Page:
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Here's my submission:

http://pastie.caboo.se/119486

class String
  def godelize
    prime = 0 ; product = 1
    each_byte do |b|
      product *= (prime = prime.next_prime) ** (b+1)
    end

    product
  end

  def self.from_godel(godel_integer)
    str = ""
    $stdout.sync = true
    godel_integer.to_i.factorize.sort_by{|factor, value|factor}.each do
|factor, value|
      str << (value-1).chr
    end

    str
  end
end

class Integer
  def next_prime
    n = self
    true  while !(n+=1).prime?

    n
  end

  def prime?
    return false  if [0,1].include? self.abs

    return false  if self > 2 and self%2 == 0
    (3..self/2).step(2) do |n|
      return false  if self%n == 0
    end

    true
  end

  def factorize
    factors = {} ; prime = 0 ; n = self

    while n >= prime
      prime = prime.next_prime
      count = count_factor(prime)

      if count > 0
        factors[prime] = count
        n /= prime**count
      end
    end

    factors
  end

  def count_factor(f)
    return 0  if self % f != 0

    cnt = 1 ; n = self

    cnt += 1  while (n/=f) % f == 0

    cnt
  end
end


if $0 == __FILE__
  case ARGV.shift
  when /--encode/
    puts STDIN.read.godelize.to_s(36)
  when /--decode/
    puts String.from_godel(STDIN.read.to_i(36))
  end
end

run it with: *ruby godelize.rb --encode* or *ruby godelize.rb --decode*
it uses stdin/stdout for input/output

it outputs the number in base 36 as a very simple way to reduce the size a
bit

- steve


On Nov 17, 2007 2:43 AM, Ruby Quiz <james / grayproductions.net> wrote:

> The three rules of Ruby Quiz:
>
> 1.  Please do not post any solutions or spoiler discussion for this quiz
> until
> 48 hours have passed from the time on this message.
>
> 2.  Support Ruby Quiz by submitting ideas as often as you can:
>
> http://www.rubyquiz.com/
>
> 3.  Enjoy!
>
> Suggestion:  A [QUIZ] in the subject of emails about the problem helps
> everyone
> on Ruby Talk follow the discussion.  Please reply to the original quiz
> message,
> if you can.
>
>
> -=-=-=-=-=-=-=-=-=-=-=-=-=-=-=-=-=-=-=-=-=-=-=-=-=-=-=-=-=-=-=-=-=-=-=-=-=-=-=-=
>
> by Hugh Sasse
>
> In the book "Starburst" by Frederik Pohl ISBN 0-345-27537-3, page 56,
> without
> really spoiling the plot, some characters complain about the verbosity of
> communications and encode a message by Göäelizing it (detailed on page
> 58).
>
> The encoding works by taking each successive character of a message and
> raising
> each successive prime to some function of that character, and multiplying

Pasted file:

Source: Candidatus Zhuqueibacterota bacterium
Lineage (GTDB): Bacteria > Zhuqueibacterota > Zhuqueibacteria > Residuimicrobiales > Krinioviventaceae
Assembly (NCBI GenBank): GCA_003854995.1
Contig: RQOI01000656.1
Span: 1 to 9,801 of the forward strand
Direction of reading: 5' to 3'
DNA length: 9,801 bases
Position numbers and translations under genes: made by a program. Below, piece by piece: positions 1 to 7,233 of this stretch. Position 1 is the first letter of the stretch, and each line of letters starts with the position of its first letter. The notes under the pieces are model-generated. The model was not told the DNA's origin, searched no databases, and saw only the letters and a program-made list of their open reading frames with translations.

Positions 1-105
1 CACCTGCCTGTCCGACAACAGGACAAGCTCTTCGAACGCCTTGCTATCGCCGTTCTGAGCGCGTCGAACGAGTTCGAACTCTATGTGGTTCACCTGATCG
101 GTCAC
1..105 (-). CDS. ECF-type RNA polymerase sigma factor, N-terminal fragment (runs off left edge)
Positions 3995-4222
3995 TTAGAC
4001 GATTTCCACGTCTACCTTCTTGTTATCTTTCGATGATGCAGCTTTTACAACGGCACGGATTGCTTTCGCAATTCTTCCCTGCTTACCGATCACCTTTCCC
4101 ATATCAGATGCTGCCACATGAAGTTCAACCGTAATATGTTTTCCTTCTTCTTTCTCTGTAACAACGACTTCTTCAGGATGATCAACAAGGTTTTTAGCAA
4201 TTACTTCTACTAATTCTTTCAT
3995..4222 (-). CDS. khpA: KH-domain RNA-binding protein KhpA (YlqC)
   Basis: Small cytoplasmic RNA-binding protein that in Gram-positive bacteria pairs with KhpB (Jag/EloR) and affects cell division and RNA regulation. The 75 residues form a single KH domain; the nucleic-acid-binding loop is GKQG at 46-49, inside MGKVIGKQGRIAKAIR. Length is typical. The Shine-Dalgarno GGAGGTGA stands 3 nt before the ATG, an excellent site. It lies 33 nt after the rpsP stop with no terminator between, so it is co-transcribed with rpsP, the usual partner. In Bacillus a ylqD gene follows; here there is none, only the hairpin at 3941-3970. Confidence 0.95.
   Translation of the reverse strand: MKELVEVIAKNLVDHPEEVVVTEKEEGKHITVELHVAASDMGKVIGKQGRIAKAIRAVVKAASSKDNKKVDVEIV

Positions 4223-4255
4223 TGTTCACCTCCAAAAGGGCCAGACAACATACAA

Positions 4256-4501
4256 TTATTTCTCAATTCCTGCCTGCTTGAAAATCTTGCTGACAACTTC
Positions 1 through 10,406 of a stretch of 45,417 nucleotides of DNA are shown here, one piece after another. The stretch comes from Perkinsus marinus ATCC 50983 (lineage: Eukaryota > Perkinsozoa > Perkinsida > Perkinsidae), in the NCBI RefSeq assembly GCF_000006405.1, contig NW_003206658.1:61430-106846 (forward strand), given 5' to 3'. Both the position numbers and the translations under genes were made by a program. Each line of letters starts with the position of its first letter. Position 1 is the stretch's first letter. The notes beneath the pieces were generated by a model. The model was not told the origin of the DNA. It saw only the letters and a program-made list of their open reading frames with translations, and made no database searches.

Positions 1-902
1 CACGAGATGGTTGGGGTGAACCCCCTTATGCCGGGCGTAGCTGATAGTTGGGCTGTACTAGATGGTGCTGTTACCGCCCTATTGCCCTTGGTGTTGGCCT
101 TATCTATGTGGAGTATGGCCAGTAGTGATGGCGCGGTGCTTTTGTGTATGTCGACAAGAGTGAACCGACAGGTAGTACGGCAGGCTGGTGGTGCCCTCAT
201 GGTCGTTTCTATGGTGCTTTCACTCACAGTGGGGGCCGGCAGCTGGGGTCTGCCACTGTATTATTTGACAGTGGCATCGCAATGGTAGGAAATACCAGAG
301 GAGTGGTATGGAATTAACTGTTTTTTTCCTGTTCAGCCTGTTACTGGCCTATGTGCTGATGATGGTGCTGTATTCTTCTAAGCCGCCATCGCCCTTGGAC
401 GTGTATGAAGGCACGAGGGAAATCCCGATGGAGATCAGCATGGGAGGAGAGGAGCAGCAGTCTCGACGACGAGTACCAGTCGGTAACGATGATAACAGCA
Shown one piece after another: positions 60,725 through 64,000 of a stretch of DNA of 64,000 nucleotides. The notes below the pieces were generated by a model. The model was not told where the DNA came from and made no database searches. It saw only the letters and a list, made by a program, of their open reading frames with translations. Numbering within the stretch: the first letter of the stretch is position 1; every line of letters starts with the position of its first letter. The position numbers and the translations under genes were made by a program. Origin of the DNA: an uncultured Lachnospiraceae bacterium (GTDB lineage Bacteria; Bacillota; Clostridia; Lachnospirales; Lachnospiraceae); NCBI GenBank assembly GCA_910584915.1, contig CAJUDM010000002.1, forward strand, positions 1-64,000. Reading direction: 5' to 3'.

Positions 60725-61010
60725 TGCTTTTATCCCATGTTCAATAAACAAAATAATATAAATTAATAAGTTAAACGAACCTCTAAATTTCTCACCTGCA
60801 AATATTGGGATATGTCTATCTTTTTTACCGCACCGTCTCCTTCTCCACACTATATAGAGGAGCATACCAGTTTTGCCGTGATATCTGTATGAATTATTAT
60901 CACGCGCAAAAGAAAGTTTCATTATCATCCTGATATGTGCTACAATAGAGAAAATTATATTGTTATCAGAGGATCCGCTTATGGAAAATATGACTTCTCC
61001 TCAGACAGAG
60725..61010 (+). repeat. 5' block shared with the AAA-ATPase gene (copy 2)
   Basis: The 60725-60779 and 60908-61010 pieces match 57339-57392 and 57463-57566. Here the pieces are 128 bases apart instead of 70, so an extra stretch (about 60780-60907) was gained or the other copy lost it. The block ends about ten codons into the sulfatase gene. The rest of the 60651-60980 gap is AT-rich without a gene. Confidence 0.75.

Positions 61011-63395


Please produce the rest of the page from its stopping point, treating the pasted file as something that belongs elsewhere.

> these
> powers of primes together. So for example we could use the ASCII code + 1
> to
> allow for nulls to be encoded. Then "Ruby\r\n" would end up as:
>
>        (2 ** R) * (3 ** u) * (5 ** b)....
>
>        10992805522291106558517740012022207329045811217010725353610920778
>        28664749233402453985379760678149866991742205982820039955872246774
>        86029159248495553882158351479922840433375701904296875000000000000
>        00000000000000000000000000000000000000000000000000000000000000000
>        000000
>
> The idea is partly to obscure the message by the amount of factorization
> needed.
> This quiz is to write a program to Göäelize a message, and a program to
> deGöäelize it.
>
> The funtion used to map characters described in the book is "A" => 1, "B"
> => 2,
> etc and an example is given where spaces are 0. Nothing further is said
> about
> punctuation, or lower case. The message sent in the book is:
>
>        msg = (3.875 * (12 ** 26)) +
>             (1973 ** 854) + (331 ** 852) +
>             (17 ** 2008) + (3 ** 9707) + (2 ** 88) - 78
>
> which it turns out has lots of 0 powers in it, so I strictly don't need
> the
> ASCII + 1 I've used in my example, I could use just ASCII, and the nulls
> would
> not increase the size of the resulting number. This further means that if
> a list
> of characters is sent in decreasing frequency order with the message, the
> most
> frequent could be encoded as 0 and the number would be that much smaller.
> In
> English it is likely to be an "e" or " " which ends up coded as 0.
>
> Interesting things arising from this:
>
>        1 Finding the power once a prime is selected
>        2 Getting the list of primes in the first place
>        3 encoding of characters, as mentioned above
>        4 representing the number that results from encoding.
>
>

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